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Article 04PL: Pojęcie metafory w języku polskiej krytyki artystycznej w drugiej połowie lat pięćdziesiątych XX wieku
EN: The Concept of Metaphor in the Language of Polish Art Critics in the Second Half of the Nineteen-Fifties
73-84

Piotr Majewski


Instytut Sztuk Pięknych, Uniwersytet Marii Curie-Skłodowskiej, Lublin, Poland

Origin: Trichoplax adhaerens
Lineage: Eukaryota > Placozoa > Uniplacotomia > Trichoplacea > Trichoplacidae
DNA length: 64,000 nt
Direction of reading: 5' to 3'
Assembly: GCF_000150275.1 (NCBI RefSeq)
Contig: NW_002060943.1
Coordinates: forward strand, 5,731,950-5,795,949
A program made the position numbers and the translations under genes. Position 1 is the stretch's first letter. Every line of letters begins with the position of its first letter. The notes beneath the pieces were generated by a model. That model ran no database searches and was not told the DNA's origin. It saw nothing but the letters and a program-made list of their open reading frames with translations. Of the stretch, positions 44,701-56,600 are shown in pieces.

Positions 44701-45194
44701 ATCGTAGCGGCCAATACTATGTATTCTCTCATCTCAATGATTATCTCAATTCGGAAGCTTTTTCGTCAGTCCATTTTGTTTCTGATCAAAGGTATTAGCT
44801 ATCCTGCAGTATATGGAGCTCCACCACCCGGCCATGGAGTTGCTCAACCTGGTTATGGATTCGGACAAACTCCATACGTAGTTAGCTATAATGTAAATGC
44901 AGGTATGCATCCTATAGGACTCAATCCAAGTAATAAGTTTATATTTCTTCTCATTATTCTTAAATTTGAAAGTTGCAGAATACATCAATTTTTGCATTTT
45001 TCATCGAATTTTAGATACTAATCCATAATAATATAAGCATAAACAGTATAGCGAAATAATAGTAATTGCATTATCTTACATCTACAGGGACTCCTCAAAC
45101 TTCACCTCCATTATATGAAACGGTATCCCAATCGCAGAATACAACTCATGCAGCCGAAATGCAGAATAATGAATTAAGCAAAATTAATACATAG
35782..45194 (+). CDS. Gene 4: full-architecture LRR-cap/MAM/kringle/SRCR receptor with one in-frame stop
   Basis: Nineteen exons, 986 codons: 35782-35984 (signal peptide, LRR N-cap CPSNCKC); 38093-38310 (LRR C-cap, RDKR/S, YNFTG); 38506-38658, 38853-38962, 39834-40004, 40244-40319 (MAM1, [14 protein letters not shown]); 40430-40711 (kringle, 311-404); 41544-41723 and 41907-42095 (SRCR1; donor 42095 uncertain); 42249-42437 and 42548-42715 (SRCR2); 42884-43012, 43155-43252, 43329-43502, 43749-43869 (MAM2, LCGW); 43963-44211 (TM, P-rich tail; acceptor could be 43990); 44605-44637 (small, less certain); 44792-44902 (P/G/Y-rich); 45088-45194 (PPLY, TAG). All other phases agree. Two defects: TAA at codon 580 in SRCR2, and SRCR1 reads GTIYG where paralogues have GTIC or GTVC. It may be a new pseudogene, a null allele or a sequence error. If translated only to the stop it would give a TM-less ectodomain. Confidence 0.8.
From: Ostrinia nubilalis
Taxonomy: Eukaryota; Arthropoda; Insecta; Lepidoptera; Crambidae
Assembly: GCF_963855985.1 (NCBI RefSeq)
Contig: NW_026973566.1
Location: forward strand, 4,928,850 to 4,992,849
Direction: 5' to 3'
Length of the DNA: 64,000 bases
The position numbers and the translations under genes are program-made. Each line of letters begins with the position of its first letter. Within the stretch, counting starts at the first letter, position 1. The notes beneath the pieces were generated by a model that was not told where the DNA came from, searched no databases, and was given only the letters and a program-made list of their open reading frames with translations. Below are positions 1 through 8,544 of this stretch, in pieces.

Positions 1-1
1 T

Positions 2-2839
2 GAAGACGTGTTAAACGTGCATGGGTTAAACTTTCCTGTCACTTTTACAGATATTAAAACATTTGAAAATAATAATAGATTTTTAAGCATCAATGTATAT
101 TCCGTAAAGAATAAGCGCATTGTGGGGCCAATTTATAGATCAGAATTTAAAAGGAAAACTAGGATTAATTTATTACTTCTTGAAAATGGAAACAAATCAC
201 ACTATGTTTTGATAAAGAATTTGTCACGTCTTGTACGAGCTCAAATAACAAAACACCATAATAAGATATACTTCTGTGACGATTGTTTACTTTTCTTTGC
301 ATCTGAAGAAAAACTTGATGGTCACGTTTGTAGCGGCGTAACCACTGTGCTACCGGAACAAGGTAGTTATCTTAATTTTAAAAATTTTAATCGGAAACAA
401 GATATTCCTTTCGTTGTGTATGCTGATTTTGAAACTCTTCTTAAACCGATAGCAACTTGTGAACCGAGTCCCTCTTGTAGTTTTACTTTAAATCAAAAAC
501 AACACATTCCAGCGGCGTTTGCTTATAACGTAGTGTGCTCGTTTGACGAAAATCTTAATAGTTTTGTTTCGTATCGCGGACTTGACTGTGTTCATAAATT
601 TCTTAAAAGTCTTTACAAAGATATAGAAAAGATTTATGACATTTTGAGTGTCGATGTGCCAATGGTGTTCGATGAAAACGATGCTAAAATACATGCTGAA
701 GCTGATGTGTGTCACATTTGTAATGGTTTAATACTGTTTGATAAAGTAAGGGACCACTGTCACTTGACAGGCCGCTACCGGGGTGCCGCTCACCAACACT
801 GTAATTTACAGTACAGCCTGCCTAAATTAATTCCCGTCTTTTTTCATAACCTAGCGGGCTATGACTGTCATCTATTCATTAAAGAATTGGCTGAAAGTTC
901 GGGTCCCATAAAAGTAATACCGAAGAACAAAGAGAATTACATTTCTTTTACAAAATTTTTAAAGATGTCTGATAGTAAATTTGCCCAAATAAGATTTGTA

The paper covers the issue, not yet systematically studied, of the functioning of the term "metaphor" in the language of Polish art critics of the period of "thaw". The author presents the views of both the artists and the critics, and presents the specific understanding of this term in the area of discussion on art during that period. While collecting the scattered opinions on the concept of metaphor, he orderly organizes and synthesizes them at the same time, and observes the gradual broadening of the application of the term to art until the culminating exhibition Metafory [metaphors] in 1962. The starting point for analysis is the response of critics to the artistic program of Group 55, which assumed the use of plastic metaphor as one of the ways of building meaning in visual shows. The simplistic and simplified style of Group 55 was partly based on the "poetic use" of artistic forms and relied on the idea of constructing the visual expression based on the untypical arrangement of elements of the real world, partially inspired by surrealist poetics. The author then cites the statements of such critics as Marcin Czerwiński, Urszula Czartoryska, Janusz Bogucki, Aleksander Wojciechowski and others, who applied the term metaphor to various manifestations of experimental art of "those modern" in the second half of the 1950s in Poland. The paper draws attention to the symbolic character of this interpretative category in the discussion in question, which associated metaphor-based art experiments on the one hand with the late reception of some formal assumptions and solutions of surrealism (especially esthetics of surprise, amazement, effect), and on the other hand with the search for a formula of visual expression for the then fascinations with existentialism and the feeling of a post-war crisis of values. A specific conclusion of this discussion and the paper itself is the presentation of the voices of art critics concerning the large and widely commented exhibition Metafory (1962), in which the range of "metaphoric" art was considerably broadened, covering the examples of from the paintings of Polish symbolists to surrealizing tendencies of the interwar period to the works of the artists in postwar "modernity". In this way the discussion going on in the circles of artists and critics culminated in an attempt to define the broadly conceived current of metaphoric art.